The article had said that Petroffski, at five-six, excelled on the still rings, but was vulnerable in the all-around competition on floor routine. In the photo, she thought he looked like a spectacular, well-groomed Jesus as he hung from the rings in an Iron Cross. Jesus as Jack LaLanne. Jesus as the Terminator.

Ruth had been surprised to see Mickey without Skinner. When she saw them, Tony Petroffski was wearing a sleeveless T-shirt, and had his fingers stuffed into the back of her daughter’s shorts, below the visible waist band of Mickey’s pink underwear. It looked as if he were trying to tickle her ass. A bulging vein on his shoulder seemed about to blow.

Ruth stayed in the car, hot flashed, and melted in her seat.

Later, on the college tennis courts, Mickey broke two strings on a wild forehand. The ball, sailing high, was probably headed out, but she swung at it anyway and broke the strings. The following day she dropped by her parents’ house to retrieve another racket. The old Wilson in the closet wasn’t strung as tight. She hoped it would give her more control. She passed through the kitchen, Hi, Mom, and ran upstairs to fetch it, then came back and poked around in the refrigerator. She held the racket in one hand and, with the other, reached for the cranberry juice when her mother said Who… When her mother said father, Mickey let go of the juice and closed the door.

“I’m sorry,” her mother said. “What did he think?”  

“Who?” Mickey said.  

 “You don’t know which boy.”

Mickey swung the racket like a flyswatter, backhanding boy. Don’t bite on a bad return, she thought. She tapped the top of her head with catgut. “I’ve got to go to try-outs,” she said.

She had told Skinner it was his child, only she didn’t say child. She had said You’re responsible. She didn’t tell Tony anything. He didn’t know she’d been pregnant and she didn’t intend to tell him.

Skinner believed her. He wanted to believe it, not because he wanted the child: it wasn’t really a child, it was nothing like one; it was more like an abstract painting someone tells you about, and you can’t imagine it, but you pretend to understand: Yes, yes. I see what you’re saying. He didn’t know if he wanted a child—then, or ever—but he wanted to believe that he did. He wanted to believe in responsibility and love. Allen had just gotten married, and he was responsible. But Skinner didn’t always follow his brother’s moral compass.

A pretty Ukrainian in Prince Rupert whom he’d met on the train told him he had bush fever, and said he needed a sexual healing…

Goddamnit, Mickey thought. She should’ve been more careful. Fucking calendar. Fucking period. She was Catholic, she’d used the rhythm method, and she used it until it was too late not to.

Skinner’s father was dying; that was another problem. So Skinner drank and cried, sometimes pathetically—and said he loved Mickey. She felt she had to say it back. Sometimes she thought it was true. Well, of course it had been true. She’d pulled his dick in the woods near Puffer’s Pond. Yes, it’s awful, she said, pointing the head away from her sweater. She didn’t really know his father, she’d only met him once, but I’m so sorry, and she meant it because she would be sorry for anyone who was dying, she was sure she would be, and then Skinner came in the grass, powerfully, as if grief were an aphrodisiac, as if orgasm were atonement, his semen clinging to the blades like the white foam of leafhoppers, and then he drank from a half pint of blackberry brandy. Want some? he said. No. After he drank they rested awhile and fucked on a blanket. His lips were sticky. He went down on her and used his fingers and tongue. Either she’d come or she wouldn’t, and then he’d say things like: He doesn’t eat anymore. It’s been months. Maybe a little Jell-o…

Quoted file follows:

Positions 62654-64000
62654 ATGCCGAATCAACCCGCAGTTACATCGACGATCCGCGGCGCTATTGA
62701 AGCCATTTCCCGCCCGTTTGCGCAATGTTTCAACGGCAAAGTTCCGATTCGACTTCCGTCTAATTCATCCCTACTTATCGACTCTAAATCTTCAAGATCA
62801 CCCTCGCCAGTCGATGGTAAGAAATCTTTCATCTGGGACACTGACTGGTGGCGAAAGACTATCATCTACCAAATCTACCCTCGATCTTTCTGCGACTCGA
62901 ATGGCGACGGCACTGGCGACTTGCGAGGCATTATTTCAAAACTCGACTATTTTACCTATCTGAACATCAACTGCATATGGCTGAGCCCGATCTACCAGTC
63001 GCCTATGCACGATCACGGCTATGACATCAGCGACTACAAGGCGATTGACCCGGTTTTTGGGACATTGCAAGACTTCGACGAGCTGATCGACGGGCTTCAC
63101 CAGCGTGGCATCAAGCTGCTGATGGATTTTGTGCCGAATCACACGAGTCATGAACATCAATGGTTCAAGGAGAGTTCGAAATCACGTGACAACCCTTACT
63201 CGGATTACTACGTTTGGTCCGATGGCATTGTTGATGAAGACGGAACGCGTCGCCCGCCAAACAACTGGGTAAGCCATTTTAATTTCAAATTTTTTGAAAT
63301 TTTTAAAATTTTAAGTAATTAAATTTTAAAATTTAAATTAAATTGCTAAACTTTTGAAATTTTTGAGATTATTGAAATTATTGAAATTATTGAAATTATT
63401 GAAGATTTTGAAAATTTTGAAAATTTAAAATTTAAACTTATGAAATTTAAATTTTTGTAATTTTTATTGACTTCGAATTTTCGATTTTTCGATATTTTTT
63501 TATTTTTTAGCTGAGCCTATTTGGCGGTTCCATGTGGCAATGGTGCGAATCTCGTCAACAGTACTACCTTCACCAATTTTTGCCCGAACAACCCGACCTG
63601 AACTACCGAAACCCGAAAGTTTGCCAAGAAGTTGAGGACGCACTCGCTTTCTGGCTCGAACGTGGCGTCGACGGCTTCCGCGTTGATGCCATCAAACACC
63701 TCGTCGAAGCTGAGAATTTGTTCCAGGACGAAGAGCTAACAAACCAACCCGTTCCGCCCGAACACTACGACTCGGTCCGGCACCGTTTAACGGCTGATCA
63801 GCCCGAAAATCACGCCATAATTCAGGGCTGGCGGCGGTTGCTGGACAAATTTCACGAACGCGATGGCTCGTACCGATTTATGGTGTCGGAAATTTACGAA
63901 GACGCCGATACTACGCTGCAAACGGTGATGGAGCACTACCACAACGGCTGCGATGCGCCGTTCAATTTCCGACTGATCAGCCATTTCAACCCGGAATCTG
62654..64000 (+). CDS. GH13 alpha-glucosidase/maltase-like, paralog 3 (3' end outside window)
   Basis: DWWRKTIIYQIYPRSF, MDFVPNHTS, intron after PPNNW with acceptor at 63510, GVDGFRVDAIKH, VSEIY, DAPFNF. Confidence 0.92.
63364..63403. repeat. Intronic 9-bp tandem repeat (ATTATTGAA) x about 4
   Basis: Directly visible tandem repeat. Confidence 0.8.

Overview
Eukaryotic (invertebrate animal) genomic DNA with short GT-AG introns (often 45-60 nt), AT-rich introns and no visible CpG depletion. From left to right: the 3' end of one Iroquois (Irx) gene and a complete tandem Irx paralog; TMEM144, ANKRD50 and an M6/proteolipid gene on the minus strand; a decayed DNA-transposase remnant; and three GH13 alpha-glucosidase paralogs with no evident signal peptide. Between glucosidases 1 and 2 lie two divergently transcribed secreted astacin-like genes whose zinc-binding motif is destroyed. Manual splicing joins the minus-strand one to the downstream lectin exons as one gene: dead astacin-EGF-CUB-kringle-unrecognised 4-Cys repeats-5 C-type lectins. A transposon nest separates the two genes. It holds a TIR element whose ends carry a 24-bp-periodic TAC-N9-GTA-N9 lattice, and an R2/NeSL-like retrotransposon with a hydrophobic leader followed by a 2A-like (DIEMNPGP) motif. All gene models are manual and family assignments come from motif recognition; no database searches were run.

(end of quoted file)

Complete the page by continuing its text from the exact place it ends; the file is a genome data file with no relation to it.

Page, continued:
After the abortion, he said he wished they’d talked about it more. “You didn’t care what I thought,” he said.

“Maybe I didn’t,” she said.

“You can’t even say it.”

“Maybe I can’t. Maybe I just don’t want to.”

Sylvia called soon after her mother had told her the unfortunate news about Mickey. She wanted to offer support to her baby sister. Sylvia lived in Burlington, Vermont, and was getting a new kitchen. Maybe she could tell Mickey about her refrigerator or the new linoleum. The linoleum was a pattern of black and white squares, like a big chess board, and at first she didn’t like it, but now she did. Maybe she could talk about that, how at first you don’t like something, and then you do. Or you do, and then you don’t. She’d think of something—and she reminded herself to be kind and gentle. She could do that. Couldn’t she do that?

She knew what it was like to have trouble. Sylvia knew about leaky faucets, tuna stains, and carpenter ants. And then there was her husband’s stubbornly tumescent penis poking her in bed from behind, sometimes wet on the tip like a puppy’s nose, but less cuddly and more insistent, like a gust of cold wind or a rising tide, opening her up to be spread-eagled and devoured. She’d be splayed, filleted, and fucked. He’d grab her hand and lead it to his balls. Don’t be a rag doll, honey.

The kitchen, yes, was coming along, but the granite countertop was still at the quarry in Quebec. When will it ever get here? How will they put it in place?

 Sylvia called Mickey. She talked about the linoleum and the refrigerator, as she had planned, and then she improvised, moving from one thing to the next, from marble to granite to crossing the border; then she realized it. Too late. “So,” she said to Mickey. “How are you?”

“Pretty good,” Mickey said. She started talking about the clinic. She mentioned the white shoes. She mentioned the doctor, so professional and aloof. She didn’t mention Roberta Flack or the fox. Then she said, “He put this tube in me…”

“Stop,” Sylvia said. “Stop.”  

“What?” Mickey said.